There are exciting things afoot. Actually, one big exciting thing. A fellow author Devika Rangachari and I are starting writing workshops for big and little people in Delhi, under the banner Royal Blue. Find out more about us here.

The first Royal Blue workshop is taking place on 21 May 2016, a one-day creative writing session for children between the ages of 12 and 15. Aimed at young writers, this workshop will aim to show that writing can be fun and deeply satisfying, while teaching our young participants how to give shape to their ideas and voice to their characters.

Royal Blue intends to continue with its workshops after this first one, so if you have any suggestions or requests, do get in touch with us via my web form or write to royalblueworkshops at Gmail.

Meanwhile, if you know any youngsters in Delhi who want to flex their writing muscles, do ask them to register. But quickly, because seats are limited!

~PD

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Lessons on turing 10

14 March 2016
Posted in: Books, Scratchpad, Writing | 4 Comments

Writer at workTen years seems like an interminable period of time when you say it. Yet, the years between turning 30 and turning 40 seemed like a will o’ the wisp, slipping out of my grasp even before I felt I had a chance to get a good grip on them. Plenty happened of course, good, bad and ugly, but the most important development for me was that I became an author.

I made my first “book” when I was seven—painstakingly handwritten and illustrated, and stapled together, a gift for my grandparents—and somehow since then always knew that what I really wanted was to write books. It took more than twenty years to eventually write one, and finally, two days before I turned 30, I saw my name on the cover of a book (that I hadn’t put there). It still feels like yesterday.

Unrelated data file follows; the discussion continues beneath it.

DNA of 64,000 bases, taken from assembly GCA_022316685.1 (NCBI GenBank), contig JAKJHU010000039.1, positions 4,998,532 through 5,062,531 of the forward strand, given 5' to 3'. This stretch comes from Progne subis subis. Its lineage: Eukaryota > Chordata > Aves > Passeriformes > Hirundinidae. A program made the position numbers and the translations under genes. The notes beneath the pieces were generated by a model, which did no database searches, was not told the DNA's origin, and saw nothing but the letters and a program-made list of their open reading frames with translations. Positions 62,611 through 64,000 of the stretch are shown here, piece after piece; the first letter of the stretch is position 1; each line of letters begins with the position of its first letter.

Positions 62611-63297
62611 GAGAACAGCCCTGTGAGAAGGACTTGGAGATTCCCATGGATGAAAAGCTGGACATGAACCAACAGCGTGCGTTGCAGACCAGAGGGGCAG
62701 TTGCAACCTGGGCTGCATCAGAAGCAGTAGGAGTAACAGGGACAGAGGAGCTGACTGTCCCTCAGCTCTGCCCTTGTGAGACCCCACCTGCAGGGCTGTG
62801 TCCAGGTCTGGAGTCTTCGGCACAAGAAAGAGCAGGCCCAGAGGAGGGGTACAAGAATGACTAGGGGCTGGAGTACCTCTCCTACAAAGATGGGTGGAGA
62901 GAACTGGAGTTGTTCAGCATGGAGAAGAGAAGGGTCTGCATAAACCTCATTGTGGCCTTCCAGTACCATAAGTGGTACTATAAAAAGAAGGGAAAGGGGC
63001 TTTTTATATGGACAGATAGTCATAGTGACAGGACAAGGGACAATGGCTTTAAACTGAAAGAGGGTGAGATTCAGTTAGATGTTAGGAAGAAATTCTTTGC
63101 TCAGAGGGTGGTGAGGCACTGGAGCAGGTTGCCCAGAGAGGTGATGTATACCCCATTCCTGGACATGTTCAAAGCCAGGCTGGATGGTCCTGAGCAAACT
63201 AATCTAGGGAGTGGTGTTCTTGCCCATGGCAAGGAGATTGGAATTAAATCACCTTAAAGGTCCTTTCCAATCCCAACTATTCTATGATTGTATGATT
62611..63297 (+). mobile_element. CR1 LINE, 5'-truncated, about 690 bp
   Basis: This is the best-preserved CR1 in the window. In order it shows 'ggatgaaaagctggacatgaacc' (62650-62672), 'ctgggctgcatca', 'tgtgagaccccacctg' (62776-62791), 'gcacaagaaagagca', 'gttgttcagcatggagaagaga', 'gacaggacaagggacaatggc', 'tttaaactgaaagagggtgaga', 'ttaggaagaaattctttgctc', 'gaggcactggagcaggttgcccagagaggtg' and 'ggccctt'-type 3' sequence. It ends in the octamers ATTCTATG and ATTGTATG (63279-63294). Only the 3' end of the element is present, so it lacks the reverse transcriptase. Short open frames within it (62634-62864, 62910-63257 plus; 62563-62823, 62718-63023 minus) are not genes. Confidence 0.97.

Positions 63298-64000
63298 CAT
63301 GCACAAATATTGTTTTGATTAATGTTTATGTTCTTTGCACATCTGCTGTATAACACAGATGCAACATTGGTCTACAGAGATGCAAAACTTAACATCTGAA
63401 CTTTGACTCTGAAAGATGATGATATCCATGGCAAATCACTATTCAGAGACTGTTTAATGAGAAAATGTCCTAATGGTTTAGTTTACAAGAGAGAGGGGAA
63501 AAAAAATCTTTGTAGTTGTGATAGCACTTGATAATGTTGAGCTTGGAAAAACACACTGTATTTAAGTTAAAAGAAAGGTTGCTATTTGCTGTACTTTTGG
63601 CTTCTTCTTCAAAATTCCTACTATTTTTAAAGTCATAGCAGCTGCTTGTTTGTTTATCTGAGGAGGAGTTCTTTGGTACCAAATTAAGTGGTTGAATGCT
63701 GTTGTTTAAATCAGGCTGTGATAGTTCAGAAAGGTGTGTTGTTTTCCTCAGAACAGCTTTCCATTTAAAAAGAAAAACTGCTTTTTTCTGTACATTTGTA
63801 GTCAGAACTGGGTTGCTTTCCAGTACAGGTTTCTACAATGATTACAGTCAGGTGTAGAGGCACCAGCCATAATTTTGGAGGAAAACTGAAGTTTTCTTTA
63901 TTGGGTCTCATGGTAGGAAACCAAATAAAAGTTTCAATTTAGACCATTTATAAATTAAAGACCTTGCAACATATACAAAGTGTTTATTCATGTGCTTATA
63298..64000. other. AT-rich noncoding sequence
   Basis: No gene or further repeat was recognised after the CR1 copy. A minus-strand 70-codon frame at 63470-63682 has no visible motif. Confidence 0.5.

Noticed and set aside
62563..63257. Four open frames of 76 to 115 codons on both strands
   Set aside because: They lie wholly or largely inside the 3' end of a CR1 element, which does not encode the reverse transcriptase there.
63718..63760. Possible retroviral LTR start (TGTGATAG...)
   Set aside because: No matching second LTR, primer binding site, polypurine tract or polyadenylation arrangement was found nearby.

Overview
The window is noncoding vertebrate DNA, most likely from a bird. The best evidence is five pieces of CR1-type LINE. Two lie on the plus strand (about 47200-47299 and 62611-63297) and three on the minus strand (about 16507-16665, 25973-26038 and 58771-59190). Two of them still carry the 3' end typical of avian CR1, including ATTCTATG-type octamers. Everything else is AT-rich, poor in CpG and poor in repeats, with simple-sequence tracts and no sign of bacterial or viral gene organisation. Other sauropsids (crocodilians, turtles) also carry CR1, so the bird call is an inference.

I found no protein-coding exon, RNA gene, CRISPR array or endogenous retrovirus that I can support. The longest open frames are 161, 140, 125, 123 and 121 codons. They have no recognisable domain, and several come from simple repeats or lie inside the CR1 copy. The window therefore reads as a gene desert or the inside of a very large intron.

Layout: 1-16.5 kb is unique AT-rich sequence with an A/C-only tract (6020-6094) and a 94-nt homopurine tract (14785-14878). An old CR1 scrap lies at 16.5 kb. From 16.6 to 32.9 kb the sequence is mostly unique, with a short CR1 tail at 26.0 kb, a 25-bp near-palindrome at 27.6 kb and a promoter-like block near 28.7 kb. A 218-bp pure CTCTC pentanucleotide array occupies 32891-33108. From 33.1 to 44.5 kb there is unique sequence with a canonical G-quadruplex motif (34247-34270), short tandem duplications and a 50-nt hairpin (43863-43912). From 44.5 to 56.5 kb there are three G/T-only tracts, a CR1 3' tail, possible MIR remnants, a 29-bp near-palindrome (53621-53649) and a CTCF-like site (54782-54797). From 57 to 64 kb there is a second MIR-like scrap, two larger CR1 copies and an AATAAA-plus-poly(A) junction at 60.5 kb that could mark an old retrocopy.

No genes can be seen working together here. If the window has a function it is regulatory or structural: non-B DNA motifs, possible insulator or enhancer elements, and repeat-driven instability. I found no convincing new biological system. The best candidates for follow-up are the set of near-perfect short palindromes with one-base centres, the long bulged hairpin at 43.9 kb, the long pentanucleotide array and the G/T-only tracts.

And while I can now cringe at some of the stuff I’ve written—and had published—I’d have to admit, that it still feels good to see the spines lined up on my shelf. So, this seems like a good time to laugh about what I’d thought the life of an author would be like and contrast it with reality.

The writing life

What I thought: The ideas keep coming thick and fast, and life is a great big adventure writing one book after another.

Reality: Any author who tells you that writing isn’t hard work is lying; and anyone who thinks writing for teens and younger audiences is easy doesn’t know what they’re talking about. I do say that with a sense of perspective—of course, it’s not hard work in the sense of breaking stones at midday in 40-degrees heat to get your next meal. There are always more ideas fighting for space in your head than the ones that get written. And giving shape to them is always a painstaking process of putting one word in front of the other. All of this is made more difficult by the fact that, as Somerset Maugham once said, “There are three rules to writing fiction. Unfortunately, no one knows what they are.” There are some wonderfully prolific authors out there—and I’m duly jealous of them at times—but the wisdom that you can’t measure yourself by someone else’s yardstick does come with time.

Making a living

What I thought: I will make a decent enough living from writing.